JOHANNESBURG (Reuters) – Twelve people, possibly foreigners, were found beheaded after an attack claimed by the Islamic State in the city of Palma, in northern Mozambique, a local police commander told the state broadcaster.
Commander Pedro da Silva told reporters visiting the city, close to $ 60 billion worth of natural gas projects, that he was unsure of the nationality of the 12 people, but believed they were foreigners because they were white.
“They were tied up and beheaded here,” he said in a video broadcast by TVM on Wednesday, while pointing to areas of disturbed land where he said he buried the bodies.
Insurgents linked to the Islamic State have been increasingly active since 2017 in the northern province of Cabo Delgado, where Palma is located, although it is unclear whether they have a unified goal.
Regional leaders from countries like South Africa, Zimbabwe and Botswana met in the Mozambican capital, Maputo, on Thursday, to consider a response to the insurgency.
The Minister of Foreign Affairs of Mozambique, Veronica Macamo Dlhovo, said that the leaders decided to send a mission to Mozambique this month.
“The mission will come to assess the dimensions of the threat and see what means to employ, so that these means are proportionate,” she said.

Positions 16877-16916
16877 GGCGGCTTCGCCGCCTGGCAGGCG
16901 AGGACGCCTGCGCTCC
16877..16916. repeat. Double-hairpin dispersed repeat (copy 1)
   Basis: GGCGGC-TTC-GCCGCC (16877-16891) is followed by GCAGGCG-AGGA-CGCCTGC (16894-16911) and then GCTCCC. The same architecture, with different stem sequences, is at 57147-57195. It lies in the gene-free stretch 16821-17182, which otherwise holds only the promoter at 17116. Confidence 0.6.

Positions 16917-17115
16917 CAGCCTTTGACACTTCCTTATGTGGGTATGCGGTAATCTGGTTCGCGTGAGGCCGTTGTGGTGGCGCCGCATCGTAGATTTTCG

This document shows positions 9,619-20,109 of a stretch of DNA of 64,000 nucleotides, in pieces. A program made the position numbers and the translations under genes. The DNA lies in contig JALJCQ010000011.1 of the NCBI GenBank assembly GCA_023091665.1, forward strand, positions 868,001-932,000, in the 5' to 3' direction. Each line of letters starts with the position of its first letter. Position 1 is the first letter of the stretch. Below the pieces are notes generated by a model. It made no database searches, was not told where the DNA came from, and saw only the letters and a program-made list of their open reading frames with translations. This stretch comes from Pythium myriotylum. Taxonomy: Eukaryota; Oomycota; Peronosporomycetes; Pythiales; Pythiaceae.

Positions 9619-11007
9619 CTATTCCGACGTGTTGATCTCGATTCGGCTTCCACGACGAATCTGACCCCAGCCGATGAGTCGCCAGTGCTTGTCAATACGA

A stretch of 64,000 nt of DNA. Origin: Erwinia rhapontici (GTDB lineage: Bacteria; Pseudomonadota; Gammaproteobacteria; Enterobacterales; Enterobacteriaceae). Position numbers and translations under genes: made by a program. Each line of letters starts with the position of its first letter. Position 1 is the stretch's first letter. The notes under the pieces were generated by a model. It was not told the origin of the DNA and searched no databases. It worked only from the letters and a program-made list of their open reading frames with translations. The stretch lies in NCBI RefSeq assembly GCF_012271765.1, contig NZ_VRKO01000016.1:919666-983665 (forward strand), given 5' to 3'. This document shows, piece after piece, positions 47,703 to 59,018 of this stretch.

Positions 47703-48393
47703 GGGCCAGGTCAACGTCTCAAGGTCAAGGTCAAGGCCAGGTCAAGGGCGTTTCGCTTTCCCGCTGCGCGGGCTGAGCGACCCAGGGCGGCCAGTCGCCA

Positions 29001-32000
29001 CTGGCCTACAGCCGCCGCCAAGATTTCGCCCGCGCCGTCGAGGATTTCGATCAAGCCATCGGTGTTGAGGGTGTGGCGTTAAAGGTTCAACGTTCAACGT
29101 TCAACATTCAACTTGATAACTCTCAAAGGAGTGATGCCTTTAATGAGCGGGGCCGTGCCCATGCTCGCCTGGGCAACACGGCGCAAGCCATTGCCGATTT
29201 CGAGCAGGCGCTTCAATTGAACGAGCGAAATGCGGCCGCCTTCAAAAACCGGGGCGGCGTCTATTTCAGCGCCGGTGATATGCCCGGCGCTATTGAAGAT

A statement issued after Thursday’s meeting referred to a “technical development” for Mozambique and said that more meetings of the SADC regional bloc would be called.
The government said tens of thousands died in the latest attack, which began on March 24, and aid groups believe tens of thousands of people have been displaced. But the total scale of victims and displacement remains unclear.
National police spokesman Orlando Mudumane said he saw the TVM footage, but could not confirm its content, and that they were investigating.
Reuters was unable to independently verify reports of the attack on Palma. Most of the media with the city was cut off after the attack began.
The army says Palma is safe, after soldiers have cleared a final part of the city.
The TVM footage was shot outside the Amarula hotel, where a large group, including foreigners and locals, was surrounded by insurgents in the days following the attack.
The group tried to escape in a car convoy on March 26, but were ambushed outside the gates. Seven were killed, the government said. This included a British man and a South African. Their bodies have already been removed from Palma.
Reporting by Emma Rumney and Alexander Winning in Johannesburg, Catarina Demony in Lison and Manuel Mucari in Maputo; Edited by Olivia Kumwenda-Mtambo, Bernadette Baum and Alison Williams